For Immediate Release
American Pika Advances Toward Endangered Species Act Protection
Small Alpine Mammal Imperiled by Global Warming
U.S. Fish and Wildlife Service today announced that it is launching a
full status review to determine whether the American pika, a small,
alpine-dwelling relative of the rabbit that is imperiled by global
the protections of the Endangered Species Act.
petition submitted by the Center for Biological Diversity in October
2007 seeking protection for the species, followed by an August 2008
lawsuit against the Service for failing to respond to
American pika (National Park Service)
become the first mammal considered for protection under the Act due to
global warming in the continental United States outside of Alaska. The
Service’s decision comes under court order 16 months
after the legal deadline. The Service is now required to decide whether
the pika will be designated as an endangered species by February 1,
has decided to take the pika's plight seriously," said Greg Loarie, an
attorney with Earthjustice, which is representing the Center in the
case. "The pika’s shrinking habitat is a harbinger
of what may happen to many species if we don’t address global warming
Superior Court Judge Peter Busch ruled from the Bench on April 16, 2009
that the California Fish and Game Commission violated state law when it
rejected last spring a petition authored by
the Center for Biological Diversity to list pika as threatened or
endangered under the California Endangered Species Act. The ruling will
send the state pika petition back to the Commission for reconsideration.
in boulder fields near mountain peaks in the western United States.
Adapted to cold alpine conditions, pikas are intolerant of high
temperatures and can die from overheating when exposed
to temperatures as low as 78 degrees Fahrenheit for just a few hours.
Global warming threatens pikas by exposing them to heat stress,
lowering food availability in the mountain meadows where they forage,
reducing the amount of time when they can gather food,
and reducing the insulating snowpack during winter.
pollution have already led to dramatic losses of lower-elevation pika
populations. More than a third of documented pika populations in the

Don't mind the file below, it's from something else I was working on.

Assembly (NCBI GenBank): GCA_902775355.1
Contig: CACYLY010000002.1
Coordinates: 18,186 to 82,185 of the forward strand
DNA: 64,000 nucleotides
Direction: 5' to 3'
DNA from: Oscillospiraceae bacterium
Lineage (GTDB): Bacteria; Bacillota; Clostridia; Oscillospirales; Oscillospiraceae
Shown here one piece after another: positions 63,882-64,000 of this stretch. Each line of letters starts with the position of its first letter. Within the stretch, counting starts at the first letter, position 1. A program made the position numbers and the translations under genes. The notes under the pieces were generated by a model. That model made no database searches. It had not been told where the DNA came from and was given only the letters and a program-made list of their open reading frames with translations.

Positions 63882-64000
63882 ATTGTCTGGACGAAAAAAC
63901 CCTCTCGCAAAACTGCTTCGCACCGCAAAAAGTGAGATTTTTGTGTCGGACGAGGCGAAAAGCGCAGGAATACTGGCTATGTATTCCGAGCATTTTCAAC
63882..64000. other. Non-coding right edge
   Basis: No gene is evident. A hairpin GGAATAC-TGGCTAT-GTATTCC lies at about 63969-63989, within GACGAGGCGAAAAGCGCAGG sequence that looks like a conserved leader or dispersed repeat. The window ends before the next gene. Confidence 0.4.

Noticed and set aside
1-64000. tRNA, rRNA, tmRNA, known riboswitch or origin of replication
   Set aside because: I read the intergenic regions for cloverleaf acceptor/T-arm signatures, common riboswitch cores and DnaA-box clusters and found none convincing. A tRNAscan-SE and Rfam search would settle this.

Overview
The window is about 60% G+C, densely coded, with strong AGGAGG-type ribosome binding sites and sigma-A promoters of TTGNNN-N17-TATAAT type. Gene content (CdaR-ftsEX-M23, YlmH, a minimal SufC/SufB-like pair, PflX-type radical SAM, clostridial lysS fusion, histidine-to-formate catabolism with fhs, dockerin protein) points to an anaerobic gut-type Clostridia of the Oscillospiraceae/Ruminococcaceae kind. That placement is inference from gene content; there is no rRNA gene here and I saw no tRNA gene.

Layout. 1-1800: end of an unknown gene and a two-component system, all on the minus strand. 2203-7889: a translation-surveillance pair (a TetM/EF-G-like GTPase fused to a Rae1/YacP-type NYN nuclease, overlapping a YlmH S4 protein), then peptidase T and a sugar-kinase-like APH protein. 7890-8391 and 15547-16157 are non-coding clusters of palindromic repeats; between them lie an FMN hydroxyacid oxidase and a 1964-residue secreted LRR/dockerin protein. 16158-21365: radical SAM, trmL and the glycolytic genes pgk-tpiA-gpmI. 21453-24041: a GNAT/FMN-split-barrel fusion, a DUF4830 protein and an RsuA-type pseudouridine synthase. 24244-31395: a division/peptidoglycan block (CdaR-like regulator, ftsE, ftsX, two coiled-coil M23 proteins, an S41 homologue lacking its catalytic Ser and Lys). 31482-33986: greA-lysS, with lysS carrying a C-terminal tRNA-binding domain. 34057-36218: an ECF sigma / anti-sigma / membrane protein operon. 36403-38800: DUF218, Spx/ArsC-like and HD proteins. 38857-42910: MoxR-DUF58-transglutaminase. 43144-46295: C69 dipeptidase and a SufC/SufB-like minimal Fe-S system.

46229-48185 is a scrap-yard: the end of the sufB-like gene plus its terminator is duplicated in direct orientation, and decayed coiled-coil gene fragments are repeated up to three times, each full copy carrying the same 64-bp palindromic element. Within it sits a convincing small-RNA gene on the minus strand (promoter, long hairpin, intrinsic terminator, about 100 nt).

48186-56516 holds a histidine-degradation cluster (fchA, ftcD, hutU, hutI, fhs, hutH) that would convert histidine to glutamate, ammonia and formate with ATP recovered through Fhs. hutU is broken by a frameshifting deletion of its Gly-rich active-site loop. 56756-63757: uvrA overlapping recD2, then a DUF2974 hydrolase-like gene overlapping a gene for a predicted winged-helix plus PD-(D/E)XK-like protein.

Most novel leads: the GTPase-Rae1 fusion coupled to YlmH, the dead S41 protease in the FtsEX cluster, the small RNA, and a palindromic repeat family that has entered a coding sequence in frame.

Great Basin mountains of Nevada and Oregon have gone
extinct in the past century as temperatures warm, and those that remain
are found an average of 900 feet further upslope. According to climate
experts, temperatures in the western United States in this century will
increase at least twice as much as they did
in the past century. This could eliminate the pika from large regions
of the American West.
elevations are being driven to extinction, pushing pikas further
upslope until they have nowhere left to go,” said Shaye Wolf, a
biologist with the Center for Biological Diversity. “Pikas
are in urgent need of the protections of the federal and state
Endangered Species Acts, which have a proven track record of success in
protecting imperiled wildlife.”
of these empirical studies, along with predictions of declining
climatic habitat suitability, we find that the range of the American
pika and the habitat within the range are likely to decrease
as surface temperatures increase. …Therefore, we find that the
petitioner presents substantial information to indicate that listing
the American pika may be warranted as a threatened or endangered
species due to the present or threatened destruction, modification,
or curtailment of its range due to impacts attributed to climate
- Pikas live in boulder fields surrounded by meadows on mountain
peaks. They avoid the summer heat by seeking the cool crevices under
the boulders and by remaining inactive during warm periods.
do not hibernate during the long, cold, snowy winters at high
elevations, but remain under boulder piles protected by their dense,
insulating coat of fur. The dense coat that protects them in winter
makes them vulnerable to heat stroke during the
- Pikas spend summers diligently gathering
flowers and grasses and store them in “haypiles” for food to sustain
them through the long winters. These “boulder bunnies,” which weigh
only a third of a pound, must collect more than 60 pounds of vegetation
survive the winter.
- Pikas are not only threatened by rising
temperatures in the summer, but also by the loss of the insulating
snowpack in the winter, which leaves them exposed to cold snaps.
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